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5 Most Beautiful Libraries in the World
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August 5, 2019
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Travel Trivia Editorial
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Libraries always seem to have a slightly magical atmosphere. They're quiet and peaceful, as well as being excellent community hubs. But have you ever been to a library that was so beautiful it took your breath away?

Many libraries around the world are works of art, sometimes dating back centuries. If you've got the urge to visit someplace truly awe-inspiring, here are five of the world's most beautiful libraries.

Admont Library, Austria

Interior of the Admont Library in Austria
Credit: Drazen Lovric/ iStock

The Admont Library, which is located in Admont Abbey, Austria, is the largest monastery library in the world. Built in the late 18th century by Josef Hueber, this library is luxuriously decorated in the Baroque style. It consists of three large chambers and is 230 feet long and just over 42 feet high, with an upper balcony and seven intricate frescoes. These frescoes, which are painted across the domed ceiling, represent the essence of the Enlightenment. Intended to portray all the phases of human understanding, they begin with thought and speech and ultimately end in divine revelation.

The library is also filled with gold accents and statues, but there is more to it than its stunning decor. It is home to approximately 70,000 books. Perhaps most impressively, the Admont Library contains 530 incunabula — that's 530 books printed before 1500. It also houses 1,400 manuscripts, some of which date back to the 8th century.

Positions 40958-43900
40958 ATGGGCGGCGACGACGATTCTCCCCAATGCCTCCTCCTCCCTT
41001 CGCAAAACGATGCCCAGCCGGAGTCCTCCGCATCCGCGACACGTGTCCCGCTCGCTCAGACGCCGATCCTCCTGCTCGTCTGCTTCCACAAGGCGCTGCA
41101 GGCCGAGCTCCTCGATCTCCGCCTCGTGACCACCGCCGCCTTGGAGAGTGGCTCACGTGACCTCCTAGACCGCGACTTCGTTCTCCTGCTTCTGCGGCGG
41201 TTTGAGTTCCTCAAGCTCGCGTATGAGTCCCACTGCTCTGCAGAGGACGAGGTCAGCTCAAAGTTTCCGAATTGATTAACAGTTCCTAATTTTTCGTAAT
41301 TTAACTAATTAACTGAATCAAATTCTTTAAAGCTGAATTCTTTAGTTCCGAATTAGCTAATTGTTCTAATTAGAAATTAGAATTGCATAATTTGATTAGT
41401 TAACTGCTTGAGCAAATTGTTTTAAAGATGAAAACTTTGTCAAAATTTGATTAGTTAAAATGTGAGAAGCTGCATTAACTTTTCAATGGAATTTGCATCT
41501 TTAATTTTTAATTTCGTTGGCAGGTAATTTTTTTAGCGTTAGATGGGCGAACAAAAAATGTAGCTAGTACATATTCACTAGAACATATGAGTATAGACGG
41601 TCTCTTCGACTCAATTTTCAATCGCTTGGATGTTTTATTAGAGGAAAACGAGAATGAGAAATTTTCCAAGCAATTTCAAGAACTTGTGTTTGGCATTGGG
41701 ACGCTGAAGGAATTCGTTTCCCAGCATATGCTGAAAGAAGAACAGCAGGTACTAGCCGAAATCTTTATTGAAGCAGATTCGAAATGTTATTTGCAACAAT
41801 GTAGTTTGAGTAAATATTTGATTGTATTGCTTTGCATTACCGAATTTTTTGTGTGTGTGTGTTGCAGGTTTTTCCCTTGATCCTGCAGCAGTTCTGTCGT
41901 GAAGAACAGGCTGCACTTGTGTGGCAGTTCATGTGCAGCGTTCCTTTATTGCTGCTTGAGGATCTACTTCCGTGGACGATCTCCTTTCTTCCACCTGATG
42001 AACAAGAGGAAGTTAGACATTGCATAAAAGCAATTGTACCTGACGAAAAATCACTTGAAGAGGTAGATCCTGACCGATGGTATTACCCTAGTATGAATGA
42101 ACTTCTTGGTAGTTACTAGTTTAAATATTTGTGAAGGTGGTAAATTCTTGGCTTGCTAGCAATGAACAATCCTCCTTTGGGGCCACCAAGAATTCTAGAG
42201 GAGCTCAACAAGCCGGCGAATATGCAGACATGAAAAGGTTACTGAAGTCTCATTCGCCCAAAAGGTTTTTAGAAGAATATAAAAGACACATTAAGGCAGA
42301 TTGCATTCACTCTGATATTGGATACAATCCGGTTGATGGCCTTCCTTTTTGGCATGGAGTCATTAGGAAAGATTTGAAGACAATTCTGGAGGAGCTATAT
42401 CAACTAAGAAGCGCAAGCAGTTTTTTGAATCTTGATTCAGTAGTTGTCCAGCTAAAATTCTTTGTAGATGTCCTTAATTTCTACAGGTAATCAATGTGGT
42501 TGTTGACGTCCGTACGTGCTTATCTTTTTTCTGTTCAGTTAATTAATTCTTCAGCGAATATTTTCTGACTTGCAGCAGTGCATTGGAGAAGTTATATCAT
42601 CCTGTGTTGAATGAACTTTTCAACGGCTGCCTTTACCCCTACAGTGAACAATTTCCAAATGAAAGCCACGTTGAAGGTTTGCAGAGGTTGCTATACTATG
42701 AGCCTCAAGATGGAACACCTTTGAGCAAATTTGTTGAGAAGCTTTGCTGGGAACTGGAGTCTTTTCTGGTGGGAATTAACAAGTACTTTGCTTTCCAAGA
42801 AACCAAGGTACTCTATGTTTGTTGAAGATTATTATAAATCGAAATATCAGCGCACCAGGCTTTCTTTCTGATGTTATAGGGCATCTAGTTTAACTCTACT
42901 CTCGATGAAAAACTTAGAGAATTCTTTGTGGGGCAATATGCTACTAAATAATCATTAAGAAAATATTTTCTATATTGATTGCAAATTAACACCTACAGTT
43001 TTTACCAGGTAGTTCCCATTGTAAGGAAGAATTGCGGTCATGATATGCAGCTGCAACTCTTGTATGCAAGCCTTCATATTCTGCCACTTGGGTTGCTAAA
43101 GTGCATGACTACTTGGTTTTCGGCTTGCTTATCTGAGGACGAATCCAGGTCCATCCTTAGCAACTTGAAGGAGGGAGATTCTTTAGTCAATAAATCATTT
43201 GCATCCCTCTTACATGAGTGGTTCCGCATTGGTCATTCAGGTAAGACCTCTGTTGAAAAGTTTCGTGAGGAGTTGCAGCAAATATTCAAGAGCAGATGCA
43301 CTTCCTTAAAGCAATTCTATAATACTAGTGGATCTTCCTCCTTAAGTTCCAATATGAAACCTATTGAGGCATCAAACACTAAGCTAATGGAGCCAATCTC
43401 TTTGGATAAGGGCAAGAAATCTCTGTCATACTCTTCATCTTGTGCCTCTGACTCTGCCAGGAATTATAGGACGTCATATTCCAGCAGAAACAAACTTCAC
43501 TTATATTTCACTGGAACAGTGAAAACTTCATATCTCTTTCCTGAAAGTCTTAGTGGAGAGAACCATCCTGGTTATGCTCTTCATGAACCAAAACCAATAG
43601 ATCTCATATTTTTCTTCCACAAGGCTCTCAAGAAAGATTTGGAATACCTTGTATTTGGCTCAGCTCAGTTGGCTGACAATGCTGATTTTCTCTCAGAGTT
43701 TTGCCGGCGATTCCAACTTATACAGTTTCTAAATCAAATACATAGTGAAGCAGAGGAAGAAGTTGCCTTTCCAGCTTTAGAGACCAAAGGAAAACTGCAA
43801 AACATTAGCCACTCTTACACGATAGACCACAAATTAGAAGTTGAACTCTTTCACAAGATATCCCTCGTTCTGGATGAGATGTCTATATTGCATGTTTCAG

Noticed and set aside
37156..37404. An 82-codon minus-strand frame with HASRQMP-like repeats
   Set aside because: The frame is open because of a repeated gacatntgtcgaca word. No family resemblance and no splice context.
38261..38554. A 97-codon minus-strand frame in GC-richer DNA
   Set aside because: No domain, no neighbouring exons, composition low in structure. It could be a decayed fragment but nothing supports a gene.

Bodleian Library, England

Exterior of the Bodleian Library in England
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The Bodleian Library — known affectionately as "the Bod," to Oxford residents — was the first library for Oxford University, and is still used by students and faculty to this day. This library was built in the 1400s and opened to scholars in 1602. It is one of the oldest libraries in Europe. It is also the second-largest library in Britain.

The age of this building alone makes it worth a visit, but it has also remained stunningly beautiful throughout the centuries. Reminiscent of a cathedral, the Bodleian features high, ornate ceilings, large windows, and elegant archways.

But wait, there's more! If you go for a visit, you'll find more than just one building. The Bodleian libraries are actually a group of beautiful buildings that have been in use since the Middle Ages. If you think these centuries-old libraries have a magical quality, you're not alone — Harry Potter fans will recognize the Bodleian libraries as the real-life Hogwarts library from three of the Harry Potter movies. Additionally, one of the Bodleian libraries was used as the set of the Hogwarts infirmary.

The Bodleian is also home to Shakespeare's First Folio, which it acquired shortly after publication. Without this book, we may have lost 18 of Shakespeare's plays. The folio is still in its original binding but is unfortunately not currently on display.

Trinity College Old Library, Ireland

Interior of Trinity College Old Library